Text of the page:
Friday, April 2, 2010
Let's see, Yellow #5, maltodextrin, Red #3, cellulose gum, Yellow #6, Blue #1, Blue #2, Red #40, magnesium stearate, silicon dioxide, etc. Good stuff right? Try buying Easter candy without all those colors too!
In my search for a recipe for the perfect hard-boiled egg (yes, I need a recipe..I only make them once a year), I came across an article on how to make natural egg dyes. Too late for this year, and I may not even try it next year (after all, we do peel the eggs), but I thought it was pretty cool. If we used the dyeing as well as shopping for the foods that produce the colors as a learning experience, it might be fun.
site, you simply bring the food stuff with water to a boil and then let simmer for anywhere from 15 minutes to an hour depending on the food and desired color. This process does take some time. For deep colors, the eggs should remain in the color overnight. Not something that my 2 and 7 year old would wait around for. And the foods to use? The article gives a reference to foods and the colors they produce. Some of them include coffee, blueberries, red grape juice, red wine, spinach leaves, carrots. See where this could be fun with older kids? I think they'd enjoy picking out the food and then seeing what colors they can produce. Even sounds like a good science experiment.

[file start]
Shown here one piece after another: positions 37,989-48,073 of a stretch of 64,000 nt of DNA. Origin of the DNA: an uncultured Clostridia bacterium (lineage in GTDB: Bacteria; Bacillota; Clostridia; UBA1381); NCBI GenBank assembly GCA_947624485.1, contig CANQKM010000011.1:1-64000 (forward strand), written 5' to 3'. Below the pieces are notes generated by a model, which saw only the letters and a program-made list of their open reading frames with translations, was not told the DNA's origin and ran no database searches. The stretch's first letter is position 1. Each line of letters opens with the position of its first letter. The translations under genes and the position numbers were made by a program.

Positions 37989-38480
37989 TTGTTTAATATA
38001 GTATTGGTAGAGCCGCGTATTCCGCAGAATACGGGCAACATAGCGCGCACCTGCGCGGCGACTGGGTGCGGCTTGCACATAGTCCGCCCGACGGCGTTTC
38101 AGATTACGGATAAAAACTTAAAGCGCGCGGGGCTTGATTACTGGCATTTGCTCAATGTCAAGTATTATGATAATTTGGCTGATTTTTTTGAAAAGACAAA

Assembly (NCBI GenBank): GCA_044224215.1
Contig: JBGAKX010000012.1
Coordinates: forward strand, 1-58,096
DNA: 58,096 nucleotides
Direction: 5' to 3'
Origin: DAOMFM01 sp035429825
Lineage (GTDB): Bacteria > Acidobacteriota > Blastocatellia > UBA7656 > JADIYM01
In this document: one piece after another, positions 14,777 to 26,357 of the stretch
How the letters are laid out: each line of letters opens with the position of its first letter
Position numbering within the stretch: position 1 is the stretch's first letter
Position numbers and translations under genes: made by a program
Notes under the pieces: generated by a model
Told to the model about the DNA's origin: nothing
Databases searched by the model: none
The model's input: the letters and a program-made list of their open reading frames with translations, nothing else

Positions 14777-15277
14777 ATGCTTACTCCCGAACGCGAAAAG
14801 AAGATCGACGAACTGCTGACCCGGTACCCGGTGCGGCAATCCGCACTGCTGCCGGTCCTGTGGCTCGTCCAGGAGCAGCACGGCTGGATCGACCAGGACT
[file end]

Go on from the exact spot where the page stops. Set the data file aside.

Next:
To all of you that are going to be dyeing eggs this weekend...have fun! My kids usually come away with really stained fingers. Perfect match for those new Easter outfits for church! At least, I've learned to move the whole process outside on the deck.
Easter Blessings from my family to yours!
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